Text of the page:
This suggests that online dating is proving to be no more effective at creating lasting relationships than the old standards.“I really didn’t see it as any different from the way that people met each other for decades past," said Feifer. creates a relationship, is not the Other daters agreed, and so does Alex Mehr, a co-founder of the dating site Zoosk.
"Online dating doesn't change my taste, or how I behave on a first date, or if I will be a good partner.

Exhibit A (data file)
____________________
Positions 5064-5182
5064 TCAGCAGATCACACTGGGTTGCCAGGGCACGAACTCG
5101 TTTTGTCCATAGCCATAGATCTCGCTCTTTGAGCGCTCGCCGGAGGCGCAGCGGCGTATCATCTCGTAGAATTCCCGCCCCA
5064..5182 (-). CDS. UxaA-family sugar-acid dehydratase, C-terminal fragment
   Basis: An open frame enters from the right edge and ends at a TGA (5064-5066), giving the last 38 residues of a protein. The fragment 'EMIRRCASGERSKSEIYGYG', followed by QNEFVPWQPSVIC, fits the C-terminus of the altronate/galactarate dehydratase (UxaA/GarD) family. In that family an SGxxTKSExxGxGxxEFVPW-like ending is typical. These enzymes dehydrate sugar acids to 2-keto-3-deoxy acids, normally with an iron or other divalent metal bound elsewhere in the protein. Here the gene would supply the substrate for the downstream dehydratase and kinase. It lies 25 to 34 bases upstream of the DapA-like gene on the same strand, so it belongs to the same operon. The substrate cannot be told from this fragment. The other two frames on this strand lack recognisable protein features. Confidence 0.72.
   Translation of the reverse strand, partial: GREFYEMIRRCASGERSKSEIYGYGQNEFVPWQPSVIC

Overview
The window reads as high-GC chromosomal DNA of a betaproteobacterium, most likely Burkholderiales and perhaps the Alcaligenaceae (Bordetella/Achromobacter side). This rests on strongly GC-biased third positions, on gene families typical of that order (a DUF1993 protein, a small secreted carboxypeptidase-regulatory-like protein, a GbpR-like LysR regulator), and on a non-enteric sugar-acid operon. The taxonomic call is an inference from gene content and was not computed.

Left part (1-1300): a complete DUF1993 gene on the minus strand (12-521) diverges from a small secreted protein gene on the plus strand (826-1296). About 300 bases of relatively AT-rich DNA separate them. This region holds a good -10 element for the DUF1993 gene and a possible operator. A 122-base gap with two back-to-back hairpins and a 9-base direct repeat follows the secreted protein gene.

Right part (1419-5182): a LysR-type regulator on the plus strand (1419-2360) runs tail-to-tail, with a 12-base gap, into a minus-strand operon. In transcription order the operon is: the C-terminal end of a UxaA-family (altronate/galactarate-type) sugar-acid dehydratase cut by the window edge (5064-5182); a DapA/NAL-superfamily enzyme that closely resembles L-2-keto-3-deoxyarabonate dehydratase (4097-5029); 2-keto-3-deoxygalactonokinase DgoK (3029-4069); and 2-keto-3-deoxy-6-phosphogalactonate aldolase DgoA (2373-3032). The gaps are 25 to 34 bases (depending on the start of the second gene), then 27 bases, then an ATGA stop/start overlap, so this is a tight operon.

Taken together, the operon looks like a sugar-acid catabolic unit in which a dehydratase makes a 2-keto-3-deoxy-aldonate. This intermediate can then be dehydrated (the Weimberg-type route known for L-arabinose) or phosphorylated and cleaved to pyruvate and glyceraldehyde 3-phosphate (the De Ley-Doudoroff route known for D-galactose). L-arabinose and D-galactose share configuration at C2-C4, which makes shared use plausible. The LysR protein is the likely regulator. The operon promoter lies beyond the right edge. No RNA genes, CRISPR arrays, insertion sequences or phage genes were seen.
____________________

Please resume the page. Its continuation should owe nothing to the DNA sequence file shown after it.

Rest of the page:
“If you don’t have a personality, it’s going to come across in an email, a phone call, or across a table,” said Larry K., 46, who met his wife on nine years ago.The good news is that it’s probably only going to get better with time.Slater believes that, as the popularity of mobile dating apps increases, sites will learn how to gather more valuable information.These sites can serve as a way to practice those skills and build up self-confidence, too.“[Sites like] Ok Cupid give people a mechanism to combat the anxiety of being single,” said Ana B., 24 of New York City.Between 20, the number of people using online dating sites doubled, from 20 million to 40 million, and about one third of America’s single people participated in some sort of online dating last year.But despite these numbers, it’s unclear if online dating is any more effective than, or really any different from, meeting someone offline.“I think there is a possibility [that these algorithms] could evolve to better predict long-term compatibility.There’s just a disconnect between what social science says is actually possible, and what the sites say they can do,” said Slater.But even if algorithms aren’t the answer, there’s no doubt that online dating has led to successful relationships — my own included.The question is: Are those first dates and relationships really any different from connections made in more traditional ways? Even though the number of budding Internet relationships is increasing, the overall rate of partnership is not increasing at all.